• Survivors' Wall: the only remaining original portions of the Murrah Building are the north and east walls, known as the Survivors' Wall. The wall has several panels of granite salvaged from the Murrah Building itself, inscribed with the names of more than 600 survivors from the building and the surrounding area, many of whom were injured in the blast.[6]
  • Survivor Tree: an American elm on the north side of the Memorial that was heavily damaged by the bomb, but survived. Hundreds of seeds from the Survivor Tree are planted annually and the resulting saplings are distributed each year on the anniversary of the bombing. Thousands of Survivor Trees are growing in public and private places all over the U.S.[8]
  • The Memorial Fence: a 10-foot-tall (3.0 m) chain link fence was installed around the area that is now the Reflecting Pool and the Field of Empty Chairs to protect the site from damage and visitors from injury. The Fence stood for more than four years, becoming notable as the place where visitors left stuffed animals, poems, keychains, and other items as tributes. During the construction of the Outdoor Memorial, 210 feet (64 m) of the Fence was moved to the west side of the Memorial, along the 9:03 side or the 'healing' side. The remainder of the Fence is in storage. Visitors may still leave small items along and in the Fence; the mementos are periodically collected, cataloged, and stored.[2][6]
  • Rescuers' Orchard: a grove of Oklahoma redbuds (Oklahoma's state tree), Amur Maple, Chinese Pistache, and Bosque Elm trees are planted on the lawn around the Survivor Tree.[2] The trees represent the rescuers who came to the aid of the survivors; hence the rescuers' orchard surrounds the survivor tree. The non-native species represent those rescuers who came from outside Oklahoma to help.
  • Children's Area: more than 5,000 hand-painted tiles, from all over the United States and Canada, were made by children and sent to Oklahoma City after the bombing in 1995. Most are stored in the Memorial's Archives, and a sampling of tiles is on the wall in the Children's Area. Chalkboards provide a place where children can draw and share their feelings. The Children's Area is north of the 9:03 gate, on the west side of the Museum.[2]
  • Journal Record Building: north of the memorial is the Journal Record Building, which formerly housed the offices of The Journal Record. It now houses the Oklahoma City National Memorial Museum, which features numerous exhibits and artifacts related to the Oklahoma City bombing.[4]
  • Alfred P. Murrah Federal Building Plaza: located just south of the Field of Empty Chairs, above the underground parking garage, is the raised Alfred P. Murrah Federal Building Plaza. An original part of the federal building, the plaza had a garden and seating areas, as well as a playground for the daycare center. Visitors to the Memorial can walk across the plaza, where the original flagpole is used for the American flag.[2]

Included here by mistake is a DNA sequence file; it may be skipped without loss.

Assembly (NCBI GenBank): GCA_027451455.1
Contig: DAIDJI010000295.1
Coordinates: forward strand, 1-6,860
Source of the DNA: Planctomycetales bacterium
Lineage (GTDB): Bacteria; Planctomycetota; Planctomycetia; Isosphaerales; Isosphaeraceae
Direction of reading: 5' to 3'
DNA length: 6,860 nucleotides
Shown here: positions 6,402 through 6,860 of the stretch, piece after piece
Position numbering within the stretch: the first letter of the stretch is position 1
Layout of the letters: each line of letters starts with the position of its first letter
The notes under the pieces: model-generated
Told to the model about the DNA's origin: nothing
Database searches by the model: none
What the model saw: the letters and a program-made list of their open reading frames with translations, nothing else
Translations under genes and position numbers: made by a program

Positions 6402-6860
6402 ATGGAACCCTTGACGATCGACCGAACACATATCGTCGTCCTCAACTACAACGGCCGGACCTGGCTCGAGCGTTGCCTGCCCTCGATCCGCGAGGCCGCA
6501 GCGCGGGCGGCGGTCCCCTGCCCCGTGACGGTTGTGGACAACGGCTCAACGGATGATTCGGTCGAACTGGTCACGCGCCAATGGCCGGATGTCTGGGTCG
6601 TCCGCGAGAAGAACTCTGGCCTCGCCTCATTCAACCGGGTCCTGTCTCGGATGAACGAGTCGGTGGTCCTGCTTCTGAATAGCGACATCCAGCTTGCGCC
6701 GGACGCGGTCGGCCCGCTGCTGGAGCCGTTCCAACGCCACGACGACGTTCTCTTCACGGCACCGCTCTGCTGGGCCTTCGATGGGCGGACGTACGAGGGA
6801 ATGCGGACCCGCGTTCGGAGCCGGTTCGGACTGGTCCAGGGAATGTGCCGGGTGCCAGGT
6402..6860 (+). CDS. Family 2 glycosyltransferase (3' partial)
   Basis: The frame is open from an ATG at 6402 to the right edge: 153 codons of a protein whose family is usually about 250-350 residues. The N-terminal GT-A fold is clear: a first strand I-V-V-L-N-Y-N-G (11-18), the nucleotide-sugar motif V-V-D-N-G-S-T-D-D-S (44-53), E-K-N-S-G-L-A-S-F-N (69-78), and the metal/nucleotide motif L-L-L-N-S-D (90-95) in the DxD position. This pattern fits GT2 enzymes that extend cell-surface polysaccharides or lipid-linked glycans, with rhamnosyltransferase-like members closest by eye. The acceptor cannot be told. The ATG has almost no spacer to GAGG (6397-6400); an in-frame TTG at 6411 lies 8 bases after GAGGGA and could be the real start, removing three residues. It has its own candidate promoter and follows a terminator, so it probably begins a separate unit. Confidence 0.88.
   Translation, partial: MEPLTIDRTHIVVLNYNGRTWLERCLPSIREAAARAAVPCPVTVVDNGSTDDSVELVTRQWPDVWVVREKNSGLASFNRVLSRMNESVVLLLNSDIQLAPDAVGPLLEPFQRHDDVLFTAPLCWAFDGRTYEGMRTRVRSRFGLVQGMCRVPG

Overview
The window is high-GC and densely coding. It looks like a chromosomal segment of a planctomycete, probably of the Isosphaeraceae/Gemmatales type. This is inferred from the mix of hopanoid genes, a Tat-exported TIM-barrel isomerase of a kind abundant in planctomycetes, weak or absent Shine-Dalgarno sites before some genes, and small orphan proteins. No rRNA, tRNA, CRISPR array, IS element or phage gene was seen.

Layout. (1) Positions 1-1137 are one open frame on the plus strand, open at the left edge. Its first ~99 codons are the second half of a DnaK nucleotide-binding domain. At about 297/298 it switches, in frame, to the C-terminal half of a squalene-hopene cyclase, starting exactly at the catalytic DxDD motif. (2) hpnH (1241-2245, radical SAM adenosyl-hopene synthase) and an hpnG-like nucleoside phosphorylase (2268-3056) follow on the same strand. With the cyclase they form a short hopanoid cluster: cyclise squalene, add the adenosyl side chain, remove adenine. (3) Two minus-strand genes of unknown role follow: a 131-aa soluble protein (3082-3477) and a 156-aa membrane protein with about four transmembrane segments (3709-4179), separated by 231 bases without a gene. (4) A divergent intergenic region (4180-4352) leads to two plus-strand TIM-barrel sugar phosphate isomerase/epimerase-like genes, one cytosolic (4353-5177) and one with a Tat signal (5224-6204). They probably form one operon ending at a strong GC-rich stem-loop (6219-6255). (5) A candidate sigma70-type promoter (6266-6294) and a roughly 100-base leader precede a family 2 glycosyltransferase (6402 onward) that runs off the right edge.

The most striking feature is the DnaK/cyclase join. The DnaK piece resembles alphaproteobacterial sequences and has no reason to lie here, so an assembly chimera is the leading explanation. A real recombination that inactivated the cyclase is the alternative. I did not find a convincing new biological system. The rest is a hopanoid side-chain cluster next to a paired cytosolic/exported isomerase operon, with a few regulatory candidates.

Panoramic view of the Oklahoma City National Memorial

Adjacent memorials[edit]

Two churches were located across the street from the Murrah Building. Both were heavily damaged by the blast. Each church was repaired and both constructed memorials on their property. While not part of the official memorial they are open to the public.

  • Heartland Chapel: across the street from the 9:01 gate is an open air wooden chapel erected by First United Methodist Church of Oklahoma City.[9] The altar is made from church stones damaged by the bombing. A substantial portion of the funding for the chapel was provided by the Jewish community.[10]
  • And Jesus Wept: across the street from the 9:03 gate is a sculpture of Jesus weeping erected by St. Joseph's Catholic Church, one of the first brick-and-mortar churches built in the city. Jesus faces away from the devastation, covering his face with his hand. In front of Jesus is a wall with 168 gaps in it, representing the voids left by each life lost.[11]

See also[edit]


  1. ^ a b "National Register of Historical Places – Oklahoma (OK), Oklahoma County". National Register of Historic Places. Retrieved May 1, 2012.
  2. ^ a b c d e f g h i j k National Park Service. "Frequently Asked Questions". Retrieved April 10, 2011.
  3. ^ Oklahoma City National Memorial & Museum. "Building and Memorial Site". Archived from the original on June 16, 2011. Retrieved April 10, 2011.
  4. ^ a b c d e Oklahoma City National Memorial & Museum. "History and Mission". Archived from the original on March 14, 2011. Retrieved April 10, 2011.
  5. ^ "Oklahoma City National Memorial is a Fine Memorial, But It's Not a National Park | National Parks Traveler". www.nationalparkstraveler.org. Retrieved April 6, 2019.
  6. ^ a b c d e Oklahoma City National Memorial & Museum. "Symbolism". Archived from the original on February 20, 2009. Retrieved April 10, 2010.
  7. ^ "Outdoor Symbolic Memorial". Oklahoma City National Memorial. Oklahoma City National Memorial & Museum. Archived from the original on April 17, 2019. Retrieved April 27, 2019.
  8. ^ Oklahoma City National Memorial & Museum. "Survivor Tree". Archived from the original on July 19, 2011. Retrieved April 10, 2010.
  9. ^ DelCour, Julie. "Public Chapel to Open At Site of OC Church". Tulsa World. Retrieved May 31, 2012.
  10. ^ Kurtzman, Daniel (April 19, 1996). "A year after Oklahoma blast, Jews feel less isolated". J. Jweekly.com. Retrieved May 31, 2012.
  11. ^ St.Joseph Old Cathedral. "About Us". Archived from the original on November 23, 2011. Retrieved April 12, 2011.

Public Domain This article incorporates public domain material from websites or documents of the National Park Service.

External links[edit]